It is a grim, almost unthinkable scenario: a 10-kiloton nuclear weapon, smuggled into the United States, is detonated in a major U.S. city, perhaps even the Bay Area.
Top federal officials and medical experts gathered in Washington on Thursday to consider this nightmare vision. Their conclusion: Cities and states are frightfully ill-prepared for dealing with an attack using a small nuclear bomb.
“Few of them have coordinated response plans for the aftermath of nuclear terrorism,” said Brooke Buddemeier, a specialist in the radiological and nuclear counter-measures division at the Lawrence Livermore National Laboratory. “There is a general lack of understanding of the response needs and uncertainty over federal, state and local roles and responsibilities.”
Federal officials are worried enough to have convened a National Academy of Sciences committee on medical preparedness for a nuclear attack by terrorists. The panel is holding its first two-day meeting in Washington this week.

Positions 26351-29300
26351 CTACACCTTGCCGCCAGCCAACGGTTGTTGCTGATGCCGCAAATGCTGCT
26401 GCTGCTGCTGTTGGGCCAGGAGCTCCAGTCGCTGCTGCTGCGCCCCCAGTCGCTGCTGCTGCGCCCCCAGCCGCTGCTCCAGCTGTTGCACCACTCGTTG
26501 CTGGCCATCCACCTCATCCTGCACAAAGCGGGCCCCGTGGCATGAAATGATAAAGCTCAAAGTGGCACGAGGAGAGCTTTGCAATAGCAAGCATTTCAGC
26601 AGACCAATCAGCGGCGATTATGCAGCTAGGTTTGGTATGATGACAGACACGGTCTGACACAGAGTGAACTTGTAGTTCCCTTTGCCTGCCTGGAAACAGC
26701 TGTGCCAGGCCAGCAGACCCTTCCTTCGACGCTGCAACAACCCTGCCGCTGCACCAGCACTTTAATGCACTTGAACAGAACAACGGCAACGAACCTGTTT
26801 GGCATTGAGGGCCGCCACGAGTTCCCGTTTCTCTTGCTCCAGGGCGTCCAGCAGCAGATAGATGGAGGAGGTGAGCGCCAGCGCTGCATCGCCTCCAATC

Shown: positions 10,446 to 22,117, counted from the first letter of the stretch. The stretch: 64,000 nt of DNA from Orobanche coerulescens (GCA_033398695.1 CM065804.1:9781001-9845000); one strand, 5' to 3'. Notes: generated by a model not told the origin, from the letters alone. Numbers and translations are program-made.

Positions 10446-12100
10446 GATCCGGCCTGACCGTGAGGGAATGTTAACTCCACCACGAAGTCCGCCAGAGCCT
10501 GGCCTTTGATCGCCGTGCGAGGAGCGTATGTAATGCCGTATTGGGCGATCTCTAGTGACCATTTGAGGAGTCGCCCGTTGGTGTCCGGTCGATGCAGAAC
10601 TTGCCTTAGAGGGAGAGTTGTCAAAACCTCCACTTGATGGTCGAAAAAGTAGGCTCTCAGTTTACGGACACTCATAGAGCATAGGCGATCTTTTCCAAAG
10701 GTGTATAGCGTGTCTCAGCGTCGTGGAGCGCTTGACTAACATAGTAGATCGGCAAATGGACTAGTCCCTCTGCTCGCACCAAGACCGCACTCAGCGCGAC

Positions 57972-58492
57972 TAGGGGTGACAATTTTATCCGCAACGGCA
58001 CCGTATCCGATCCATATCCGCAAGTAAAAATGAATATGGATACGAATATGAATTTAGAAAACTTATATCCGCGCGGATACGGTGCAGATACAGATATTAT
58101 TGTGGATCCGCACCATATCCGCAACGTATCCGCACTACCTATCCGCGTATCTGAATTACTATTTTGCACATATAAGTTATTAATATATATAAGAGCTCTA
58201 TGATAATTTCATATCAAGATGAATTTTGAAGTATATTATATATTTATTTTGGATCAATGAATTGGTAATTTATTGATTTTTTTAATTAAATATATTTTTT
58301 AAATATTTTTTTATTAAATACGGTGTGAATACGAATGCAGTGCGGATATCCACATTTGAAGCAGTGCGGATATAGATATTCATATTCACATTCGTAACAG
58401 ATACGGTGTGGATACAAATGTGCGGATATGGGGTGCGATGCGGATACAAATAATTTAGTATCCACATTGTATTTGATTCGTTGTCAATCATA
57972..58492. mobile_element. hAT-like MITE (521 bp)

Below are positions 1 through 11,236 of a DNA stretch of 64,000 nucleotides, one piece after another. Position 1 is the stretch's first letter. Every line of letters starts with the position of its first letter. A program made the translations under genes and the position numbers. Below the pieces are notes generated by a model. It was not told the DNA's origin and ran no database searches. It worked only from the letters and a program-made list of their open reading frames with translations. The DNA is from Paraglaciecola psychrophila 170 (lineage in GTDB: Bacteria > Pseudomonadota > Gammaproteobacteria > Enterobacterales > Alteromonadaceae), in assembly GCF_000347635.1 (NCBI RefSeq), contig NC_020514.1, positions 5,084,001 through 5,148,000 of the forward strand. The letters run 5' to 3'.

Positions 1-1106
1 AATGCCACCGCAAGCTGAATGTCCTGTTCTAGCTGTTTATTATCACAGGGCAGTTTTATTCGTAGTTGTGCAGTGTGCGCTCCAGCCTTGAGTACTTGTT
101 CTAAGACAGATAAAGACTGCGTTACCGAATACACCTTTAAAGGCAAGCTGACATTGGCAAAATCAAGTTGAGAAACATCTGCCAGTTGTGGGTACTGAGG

The presentations got specific:
The committee began its first session with a ghastly overview of what a 10-kiloton nuclear blast would look like: If detonated at the White House, it could destroy virtually every building within 1,500 yards. People in an area out to 1.55 miles could suffer second-degree burns, while others would be injured by flying debris and shattered windows. Those 4.5 to 7.5 miles away could suffer momentary “flash” blindness, causing traffic accidents.
A lethal plume of radioactive material would, depending on winds, stretch as far as 9 miles, affecting up to 300,000 people, although injuries would depend on a person’s exposure to radiation.
“It’s not just about radiation exposure,” Buddemeier said. Many of the injured would have shards of glass in their eyes, ruptured eardrums and other impact injuries from the blast’s shock waves.
Read the whole thing and understand that there are millions of people who go to sleep every night and dream of such a scenario –and take pleasure in it.